NAIROBI, Kenya, Jul 13 – Organisations engaged in social protection initiatives are warning that millions of Kenyans could lose their social protection benefits in the Inua Jamii cash transfer programme, if the Social Assistance Act is repealed, as proposed by National Treasury Cabinet Secretary Ukur Yattani.
HelpAge International Kenya Country Director Erastus Maina says repealing the Bill would empower Yattani to govern the social protection sector simply through regulations, which can be changed on a whim and do not confer social protection rights to citizens.
He cautions replacing the Act with the Social Assistance Fund Regulations, represents an unacceptable loss of claimable rights to Kenya’s citizens in the area of social protection.
“By proposing to revert to narrow poverty targeting, the draft regulations directly undermine the notion of social protection as a right to all Kenyan citizens, as clearly enshrined in the Kenyan Constitution. In Kenya and around the world, these poverty targeting approaches to social assistance have consistently been found to be ineffective in accurately identifying people in need, exclude majorities of people for no good reason, and often create tensions within communities,” says the HelpAge International Kenya Country Director.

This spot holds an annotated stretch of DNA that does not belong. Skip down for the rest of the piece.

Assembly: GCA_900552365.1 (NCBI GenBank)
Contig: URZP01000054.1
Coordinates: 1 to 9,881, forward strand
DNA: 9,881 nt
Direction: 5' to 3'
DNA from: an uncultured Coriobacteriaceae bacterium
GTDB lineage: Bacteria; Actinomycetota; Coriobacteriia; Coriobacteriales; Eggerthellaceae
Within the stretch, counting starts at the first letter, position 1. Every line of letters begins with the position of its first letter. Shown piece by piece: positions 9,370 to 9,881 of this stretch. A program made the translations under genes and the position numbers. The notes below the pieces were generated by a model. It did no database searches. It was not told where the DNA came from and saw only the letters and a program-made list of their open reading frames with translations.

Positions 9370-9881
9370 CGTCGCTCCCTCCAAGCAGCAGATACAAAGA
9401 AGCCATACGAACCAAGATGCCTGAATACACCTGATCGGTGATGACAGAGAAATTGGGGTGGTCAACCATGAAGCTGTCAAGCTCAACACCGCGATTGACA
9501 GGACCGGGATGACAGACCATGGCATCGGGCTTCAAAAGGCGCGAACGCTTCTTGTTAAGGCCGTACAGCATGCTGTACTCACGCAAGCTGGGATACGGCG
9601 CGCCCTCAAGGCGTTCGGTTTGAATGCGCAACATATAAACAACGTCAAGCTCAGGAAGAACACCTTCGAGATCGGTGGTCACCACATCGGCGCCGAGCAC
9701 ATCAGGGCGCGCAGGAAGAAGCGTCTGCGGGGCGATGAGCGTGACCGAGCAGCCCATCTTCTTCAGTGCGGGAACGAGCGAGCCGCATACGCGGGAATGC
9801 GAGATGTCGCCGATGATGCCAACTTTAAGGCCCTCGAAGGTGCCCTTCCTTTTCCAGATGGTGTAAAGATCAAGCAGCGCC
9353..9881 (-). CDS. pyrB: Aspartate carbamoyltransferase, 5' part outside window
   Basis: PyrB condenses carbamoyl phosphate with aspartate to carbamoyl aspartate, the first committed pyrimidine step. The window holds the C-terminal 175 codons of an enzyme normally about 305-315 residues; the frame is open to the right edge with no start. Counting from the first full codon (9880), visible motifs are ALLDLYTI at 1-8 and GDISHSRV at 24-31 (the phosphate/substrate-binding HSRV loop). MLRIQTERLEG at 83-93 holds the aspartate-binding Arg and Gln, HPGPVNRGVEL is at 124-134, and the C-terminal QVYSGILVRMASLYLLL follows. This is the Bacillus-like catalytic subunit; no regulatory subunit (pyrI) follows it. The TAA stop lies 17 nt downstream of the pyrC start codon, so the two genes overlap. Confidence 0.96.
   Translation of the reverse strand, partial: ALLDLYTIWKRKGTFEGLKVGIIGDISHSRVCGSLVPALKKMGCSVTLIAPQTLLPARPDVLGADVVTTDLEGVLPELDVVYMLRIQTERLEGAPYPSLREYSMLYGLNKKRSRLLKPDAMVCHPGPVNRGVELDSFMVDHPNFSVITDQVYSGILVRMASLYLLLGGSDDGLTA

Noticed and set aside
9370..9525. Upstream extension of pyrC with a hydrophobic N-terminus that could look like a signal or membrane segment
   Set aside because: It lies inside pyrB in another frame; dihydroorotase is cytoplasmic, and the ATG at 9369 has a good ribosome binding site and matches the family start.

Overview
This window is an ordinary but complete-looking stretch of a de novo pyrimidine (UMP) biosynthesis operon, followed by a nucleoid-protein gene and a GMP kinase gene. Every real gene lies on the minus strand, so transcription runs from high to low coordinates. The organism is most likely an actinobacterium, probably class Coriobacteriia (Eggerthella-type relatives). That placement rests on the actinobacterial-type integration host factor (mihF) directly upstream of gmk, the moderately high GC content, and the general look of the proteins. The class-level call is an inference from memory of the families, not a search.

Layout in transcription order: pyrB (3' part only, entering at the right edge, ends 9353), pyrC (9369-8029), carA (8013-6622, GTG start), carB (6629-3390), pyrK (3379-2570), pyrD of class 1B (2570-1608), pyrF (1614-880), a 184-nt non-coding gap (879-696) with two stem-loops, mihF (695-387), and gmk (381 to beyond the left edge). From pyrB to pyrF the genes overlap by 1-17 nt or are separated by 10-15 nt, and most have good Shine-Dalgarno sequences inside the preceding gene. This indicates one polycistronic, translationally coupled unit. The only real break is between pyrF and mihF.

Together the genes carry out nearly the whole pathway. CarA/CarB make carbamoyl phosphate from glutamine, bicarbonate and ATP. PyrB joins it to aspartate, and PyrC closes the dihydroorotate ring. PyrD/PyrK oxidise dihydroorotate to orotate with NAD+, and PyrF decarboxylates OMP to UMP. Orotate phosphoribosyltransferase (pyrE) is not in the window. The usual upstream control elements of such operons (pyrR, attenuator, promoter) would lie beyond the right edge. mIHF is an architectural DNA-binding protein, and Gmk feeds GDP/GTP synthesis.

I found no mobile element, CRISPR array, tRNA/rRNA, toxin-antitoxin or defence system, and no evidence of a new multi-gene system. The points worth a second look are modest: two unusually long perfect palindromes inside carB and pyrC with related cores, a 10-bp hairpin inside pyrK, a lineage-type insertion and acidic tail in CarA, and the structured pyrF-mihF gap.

The civil societies point out that the repeal of the Act that governs social protection programmes contravenes Kenya’s Constitution as well as internal human rights frameworks that have been signed and ratified by Kenya, including the Universal Declaration of Human Rights and the ILO Social Protection Floors Recommendation, 2012 (No. 202).
The proposed Social Protection Fund is initially expected to receive only Sh2 billion, which raises questions about the ability of the fund to continue implementing these crucial programmes.
A total of 1.1 million beneficiaries which include orphans and vulnerable, older persons, and persons with severe disabilities were last month paid Sh4,000 for the months of May and June.
In addition to the universal social pension, the government also currently implements social protection programmes for Persons with Severe Disability and Orphans and Vulnerable Children. Collectively, these programmes cost the exchequer about Sh30 billion annually, with each beneficiary receiving Sh2,000 per month.
A total of 1.2 households – or six million people – benefit from these programmes.
Civil society organisations have sent a memorandum to the Clerk of The National Assembly on the Social Assistance (Repeal) Bill 2020. The lobby groups plan to lobby the Parliament to protect the gains made in ensuring Kenya meets its obligation to its citizens and international protocols.